If the number of equations is equal to or greater than the number of unknowns, then the system is potentially solvable. Additionally, if the determinant of the system’s matrix is non-zero, the system has a unique solution.

## More comprehensive response question

Determining whether a system of equations is solvable is a fundamental aspect of linear algebra. As the earlier answer stated, if the number of equations is equal to or greater than the number of unknowns, then the system is potentially solvable. Furthermore, if the determinant of the system’s matrix is non-zero, the system has a unique solution.

To elaborate on this, let’s first define what a system of equations is. A system of equations is a set of two or more equations with the same variables. A common example is the following:

2x + 3y = 4

x + y = 1

This system has two equations and two unknowns (x and y). We can represent this system in matrix form as follows:

|2 3| |x| |4|

|1 1| x |y| = |1|

The matrix on the left is called the coefficient matrix, the column matrix on the right is called the constant matrix, and the column matrix in the middle is called the variable matrix.

If we have more equations than unknowns, we could end up with an overdetermined system. This means that there are more equations that need to be satisfied than there are unknowns to solve for. In this case, the system may not have a unique solution, and there may be no solution at all.

In contrast, if we have fewer equations than unknowns, we have an underdetermined system. This means that there are fewer equations than there are unknowns, so there may be infinite solutions.

The determinant, a fundamental property of matrices, can be used to determine whether a system of equations has a unique solution or not. A non-zero determinant means that the matrix can be inverted, which implies that there is a unique solution. If the determinant is zero, the matrix is singular, and there are either no solutions or infinitely many solutions to the system of equations.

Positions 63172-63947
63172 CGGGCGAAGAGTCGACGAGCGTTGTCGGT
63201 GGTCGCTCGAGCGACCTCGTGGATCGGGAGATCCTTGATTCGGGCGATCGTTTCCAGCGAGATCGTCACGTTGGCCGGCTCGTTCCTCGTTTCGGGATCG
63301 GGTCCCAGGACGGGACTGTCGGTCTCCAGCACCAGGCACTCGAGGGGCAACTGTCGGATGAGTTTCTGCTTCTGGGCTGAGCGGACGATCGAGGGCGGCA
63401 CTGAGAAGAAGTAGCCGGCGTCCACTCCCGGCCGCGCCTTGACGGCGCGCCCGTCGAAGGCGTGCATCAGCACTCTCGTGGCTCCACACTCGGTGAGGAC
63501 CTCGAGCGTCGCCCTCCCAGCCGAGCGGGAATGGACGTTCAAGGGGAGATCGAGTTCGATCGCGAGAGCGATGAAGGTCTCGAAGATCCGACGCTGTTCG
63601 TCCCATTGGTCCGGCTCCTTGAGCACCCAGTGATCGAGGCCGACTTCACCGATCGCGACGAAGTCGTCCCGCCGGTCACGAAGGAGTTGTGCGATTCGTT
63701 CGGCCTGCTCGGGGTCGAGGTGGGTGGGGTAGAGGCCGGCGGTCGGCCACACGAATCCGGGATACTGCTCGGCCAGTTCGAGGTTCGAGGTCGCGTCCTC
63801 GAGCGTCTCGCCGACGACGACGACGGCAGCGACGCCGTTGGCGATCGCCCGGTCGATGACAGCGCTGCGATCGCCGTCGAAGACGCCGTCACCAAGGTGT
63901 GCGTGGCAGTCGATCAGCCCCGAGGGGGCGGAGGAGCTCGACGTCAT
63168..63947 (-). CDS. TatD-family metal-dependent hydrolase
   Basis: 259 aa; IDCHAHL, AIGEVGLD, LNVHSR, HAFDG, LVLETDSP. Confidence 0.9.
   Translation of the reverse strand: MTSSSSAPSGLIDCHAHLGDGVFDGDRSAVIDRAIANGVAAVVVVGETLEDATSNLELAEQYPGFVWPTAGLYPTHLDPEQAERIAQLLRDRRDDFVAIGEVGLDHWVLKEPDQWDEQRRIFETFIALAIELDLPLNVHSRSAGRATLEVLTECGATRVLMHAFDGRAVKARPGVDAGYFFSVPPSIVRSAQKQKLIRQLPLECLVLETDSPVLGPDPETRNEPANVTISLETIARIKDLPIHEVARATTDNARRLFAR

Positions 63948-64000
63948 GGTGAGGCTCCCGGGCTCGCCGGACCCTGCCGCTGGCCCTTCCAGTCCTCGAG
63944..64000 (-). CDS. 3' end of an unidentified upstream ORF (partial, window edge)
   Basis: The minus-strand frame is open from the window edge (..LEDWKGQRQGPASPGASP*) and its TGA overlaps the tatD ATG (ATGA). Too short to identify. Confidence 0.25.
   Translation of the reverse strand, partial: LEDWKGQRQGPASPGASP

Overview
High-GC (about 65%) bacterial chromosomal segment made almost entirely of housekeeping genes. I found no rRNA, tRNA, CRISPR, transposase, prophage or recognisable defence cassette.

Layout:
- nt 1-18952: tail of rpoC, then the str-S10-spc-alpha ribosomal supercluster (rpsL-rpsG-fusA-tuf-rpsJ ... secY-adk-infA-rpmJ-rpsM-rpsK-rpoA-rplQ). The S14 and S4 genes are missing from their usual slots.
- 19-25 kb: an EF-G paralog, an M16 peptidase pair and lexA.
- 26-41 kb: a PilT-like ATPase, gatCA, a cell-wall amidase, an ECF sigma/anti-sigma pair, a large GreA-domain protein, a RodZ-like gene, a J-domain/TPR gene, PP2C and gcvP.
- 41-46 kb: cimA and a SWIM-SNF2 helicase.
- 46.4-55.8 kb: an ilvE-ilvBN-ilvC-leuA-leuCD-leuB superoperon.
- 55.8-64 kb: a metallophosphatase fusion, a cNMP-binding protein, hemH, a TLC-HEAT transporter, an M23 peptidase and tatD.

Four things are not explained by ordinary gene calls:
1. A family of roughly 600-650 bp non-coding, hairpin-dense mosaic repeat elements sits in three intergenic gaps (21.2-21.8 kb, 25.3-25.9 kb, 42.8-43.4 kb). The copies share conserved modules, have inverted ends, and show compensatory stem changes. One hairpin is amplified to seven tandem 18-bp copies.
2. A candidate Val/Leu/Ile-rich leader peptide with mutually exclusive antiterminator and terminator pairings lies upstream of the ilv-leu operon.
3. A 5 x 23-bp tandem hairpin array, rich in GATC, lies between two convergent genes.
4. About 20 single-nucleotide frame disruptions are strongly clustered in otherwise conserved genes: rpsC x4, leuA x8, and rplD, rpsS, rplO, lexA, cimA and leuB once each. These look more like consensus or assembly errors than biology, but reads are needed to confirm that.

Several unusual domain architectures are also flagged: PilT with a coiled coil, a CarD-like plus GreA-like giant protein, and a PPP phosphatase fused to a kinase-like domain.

In summary, the solvability of a system of equations depends on the number of equations and unknowns, as well as the value of the determinant. To quote the mathematician and computer scientist Donald Knuth:

“Of all the subjects that I have studied over the years, I was most fascinated by the matrix theory that underlies linear algebra, because of its elegance, its coherence, and its surprising power. Linear algebra has played a central role in the development of modern mathematics, and has been a powerful tool in physics since the beginning of the subject.”

Interesting facts about the topic of solving systems of equations:

- The ancient Chinese used a method called “The Nine Chapters on the Mathematical Art” for solving systems of linear equations as early as the third century BCE.
- Linear algebra, which deals with systems of linear equations, is used in a wide range of scientific fields, including economics, physics, engineering, and computer graphics.
- The Gaussian elimination method, which is a common numerical method for solving systems of linear equations, is named after the German mathematician Carl Friedrich Gauss and was developed in the early 19th century.
- Systems of linear equations can be solved using a variety of methods, including elimination, substitution, and matrix inversion. Each method has its strengths and weaknesses depending on the specific system of equations.